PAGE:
Does anyone have any good information on how small cap stocks, e.g. < $500M, perform during bear trends and/or recessions in comparison to large cap stocks like the Dow Jones Industrial Average constituents?

I'm interested in knowing if these smaller stocks tend to follow the same trading trends as larger stocks, or if they have a certain degree of isolation.

  • 1
    This Fidelity article has some interesting related points too, and I added it along with some Seeking Alpha articles to my answer if you're interested. Commented Mar 29, 2013 at 19:09
  • Yeah, sorry - I'm a big stack overflow user, haven't gotten mentally accustomed to checking this site yet, though I'm planning on using it as much in the future :) Thank you for the help, your answer was very enlightening. I'd give it many more upvotes for the detail if I could, it's impressive. Commented Apr 4, 2013 at 16:09
  • 1
    Ah no problem, I'll never fault someone teaching someone to accept answers :) I hate when people are lazy about that. Commented Apr 4, 2013 at 17:11

1 Answer 1


To a certain extent, small cap companies will in general follow the same trends as large cap companies. The extent of this cointegration depends on numerous factors, but a prime reason is the presence of systemic risk, i.e. the risk to the entire market. In simple terms, sthis is the risk that your portfolio will approach asymptotically as you increase its diversification, and it's why hedging is also important.

That being said, small cap businesses will, in general, likely do worse than large cap stocks, for several reasons. This was/is certainly the case in the Great Recession.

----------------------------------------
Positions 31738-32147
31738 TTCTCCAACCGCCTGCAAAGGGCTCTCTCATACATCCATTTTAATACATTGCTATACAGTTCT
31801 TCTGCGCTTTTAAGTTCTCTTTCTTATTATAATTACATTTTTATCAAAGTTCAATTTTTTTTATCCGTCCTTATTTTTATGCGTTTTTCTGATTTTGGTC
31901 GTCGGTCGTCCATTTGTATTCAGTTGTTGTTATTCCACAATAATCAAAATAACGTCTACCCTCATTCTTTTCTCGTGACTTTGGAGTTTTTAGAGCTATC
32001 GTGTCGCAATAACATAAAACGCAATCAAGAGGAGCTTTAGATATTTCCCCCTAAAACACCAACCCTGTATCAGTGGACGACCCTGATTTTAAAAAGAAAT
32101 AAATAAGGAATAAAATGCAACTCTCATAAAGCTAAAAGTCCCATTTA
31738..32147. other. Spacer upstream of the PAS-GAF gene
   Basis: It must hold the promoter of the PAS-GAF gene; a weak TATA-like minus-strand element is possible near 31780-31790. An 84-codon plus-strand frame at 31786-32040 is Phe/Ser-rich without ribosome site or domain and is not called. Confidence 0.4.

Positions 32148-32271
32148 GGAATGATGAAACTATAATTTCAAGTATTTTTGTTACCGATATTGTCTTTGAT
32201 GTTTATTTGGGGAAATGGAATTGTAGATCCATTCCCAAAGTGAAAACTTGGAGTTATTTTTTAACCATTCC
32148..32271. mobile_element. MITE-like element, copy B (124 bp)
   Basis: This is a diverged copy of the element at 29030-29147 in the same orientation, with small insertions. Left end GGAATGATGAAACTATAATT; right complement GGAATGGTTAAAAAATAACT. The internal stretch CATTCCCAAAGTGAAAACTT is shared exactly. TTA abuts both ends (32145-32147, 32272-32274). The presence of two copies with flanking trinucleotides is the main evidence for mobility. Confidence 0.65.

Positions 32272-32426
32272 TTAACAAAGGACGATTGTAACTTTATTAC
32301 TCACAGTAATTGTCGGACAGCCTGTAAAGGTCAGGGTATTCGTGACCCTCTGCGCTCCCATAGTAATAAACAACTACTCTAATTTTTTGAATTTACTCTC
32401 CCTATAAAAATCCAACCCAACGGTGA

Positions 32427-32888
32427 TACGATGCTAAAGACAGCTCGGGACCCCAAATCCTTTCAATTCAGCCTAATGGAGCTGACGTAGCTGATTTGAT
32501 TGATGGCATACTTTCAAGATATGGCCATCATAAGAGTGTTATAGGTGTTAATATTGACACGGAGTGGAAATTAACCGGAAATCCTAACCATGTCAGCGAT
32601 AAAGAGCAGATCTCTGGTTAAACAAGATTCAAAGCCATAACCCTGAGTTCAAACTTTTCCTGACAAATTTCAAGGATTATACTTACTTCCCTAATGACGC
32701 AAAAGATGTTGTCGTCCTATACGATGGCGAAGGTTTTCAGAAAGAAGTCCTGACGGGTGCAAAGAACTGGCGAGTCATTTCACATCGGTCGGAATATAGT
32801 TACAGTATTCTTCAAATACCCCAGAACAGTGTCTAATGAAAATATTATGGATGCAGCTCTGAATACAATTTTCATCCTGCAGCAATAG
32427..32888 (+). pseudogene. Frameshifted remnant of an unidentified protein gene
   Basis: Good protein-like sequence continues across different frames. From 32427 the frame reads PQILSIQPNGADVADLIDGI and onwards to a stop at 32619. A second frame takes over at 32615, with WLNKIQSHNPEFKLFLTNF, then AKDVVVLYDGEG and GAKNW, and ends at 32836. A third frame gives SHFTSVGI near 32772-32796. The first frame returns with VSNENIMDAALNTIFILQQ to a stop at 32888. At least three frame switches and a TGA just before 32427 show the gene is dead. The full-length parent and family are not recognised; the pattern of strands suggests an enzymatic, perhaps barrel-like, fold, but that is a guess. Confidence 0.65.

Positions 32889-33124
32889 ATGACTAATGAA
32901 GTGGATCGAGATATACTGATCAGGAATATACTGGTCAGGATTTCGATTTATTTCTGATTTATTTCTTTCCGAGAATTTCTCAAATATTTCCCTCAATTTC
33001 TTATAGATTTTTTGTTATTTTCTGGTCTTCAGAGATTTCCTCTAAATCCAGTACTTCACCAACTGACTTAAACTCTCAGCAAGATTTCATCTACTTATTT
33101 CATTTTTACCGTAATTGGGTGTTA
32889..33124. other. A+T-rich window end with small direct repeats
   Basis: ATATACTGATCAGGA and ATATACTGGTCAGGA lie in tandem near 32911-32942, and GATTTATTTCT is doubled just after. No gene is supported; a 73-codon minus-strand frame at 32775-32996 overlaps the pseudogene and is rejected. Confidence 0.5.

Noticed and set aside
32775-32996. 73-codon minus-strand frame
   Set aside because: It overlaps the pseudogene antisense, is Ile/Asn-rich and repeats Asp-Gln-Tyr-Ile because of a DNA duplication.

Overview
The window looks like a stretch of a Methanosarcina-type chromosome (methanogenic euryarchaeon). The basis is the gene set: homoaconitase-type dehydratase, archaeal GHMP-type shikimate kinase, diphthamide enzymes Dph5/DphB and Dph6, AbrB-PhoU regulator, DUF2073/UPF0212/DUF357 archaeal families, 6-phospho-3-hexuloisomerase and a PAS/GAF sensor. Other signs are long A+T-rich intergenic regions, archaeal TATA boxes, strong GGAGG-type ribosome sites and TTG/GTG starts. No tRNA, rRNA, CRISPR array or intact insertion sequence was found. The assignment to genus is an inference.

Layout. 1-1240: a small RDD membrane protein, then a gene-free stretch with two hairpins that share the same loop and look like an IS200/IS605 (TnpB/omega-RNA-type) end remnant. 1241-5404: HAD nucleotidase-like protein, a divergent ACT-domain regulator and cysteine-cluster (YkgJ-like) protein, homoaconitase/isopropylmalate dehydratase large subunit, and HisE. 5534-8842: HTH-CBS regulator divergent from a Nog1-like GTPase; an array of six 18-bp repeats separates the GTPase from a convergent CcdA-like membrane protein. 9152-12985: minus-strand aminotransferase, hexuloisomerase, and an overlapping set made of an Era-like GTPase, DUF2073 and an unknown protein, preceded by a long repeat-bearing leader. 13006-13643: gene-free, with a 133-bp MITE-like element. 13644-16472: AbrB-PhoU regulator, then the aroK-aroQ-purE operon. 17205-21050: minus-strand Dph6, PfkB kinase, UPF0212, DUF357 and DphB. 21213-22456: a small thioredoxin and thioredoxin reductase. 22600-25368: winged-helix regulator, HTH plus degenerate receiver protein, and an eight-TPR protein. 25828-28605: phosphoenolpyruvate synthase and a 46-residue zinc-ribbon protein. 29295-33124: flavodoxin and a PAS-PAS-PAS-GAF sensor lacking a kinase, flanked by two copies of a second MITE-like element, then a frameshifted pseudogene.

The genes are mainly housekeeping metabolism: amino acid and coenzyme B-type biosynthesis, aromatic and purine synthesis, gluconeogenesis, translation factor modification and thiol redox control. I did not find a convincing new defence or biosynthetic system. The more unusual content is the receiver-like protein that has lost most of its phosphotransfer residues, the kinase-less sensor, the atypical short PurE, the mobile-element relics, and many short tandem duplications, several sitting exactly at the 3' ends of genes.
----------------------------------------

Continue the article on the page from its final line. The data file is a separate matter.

1. Small cap businesses have, on average, higher betas, which is a measure of a company's risk compared to the overall market. This means that small cap companies, on average outperform large cap companies during boom times, but it also means that they suffer more on average during bear times. The debate over whether or not the standard beta is still useful for small cap companies continues, however. Some economists feel that small cap companies are better measured against the Russell 2000 or similar indexes instead of the S&P 500.

  2. Small cap companies may face problems accessing or maintaining access to lines of credit. During the Great Recession, major lenders decreased their lending to small businesses, which might make it harder for them to weather the storm.

  3. On a related point, small businesses might not have as large an asset base to use as collateral for loans in bad times. One notable large cap company that used its asset base to their advantage was Ford, which gave banks partial ownership of its factories during hard times. This a) gave Ford a good amount of cash with which to continue their short-term operations, and b) gave the banks a vested interest in keeping Ford's lines of credit open. Ford struggled, but it never faced the financial problems of GM and Chrysler.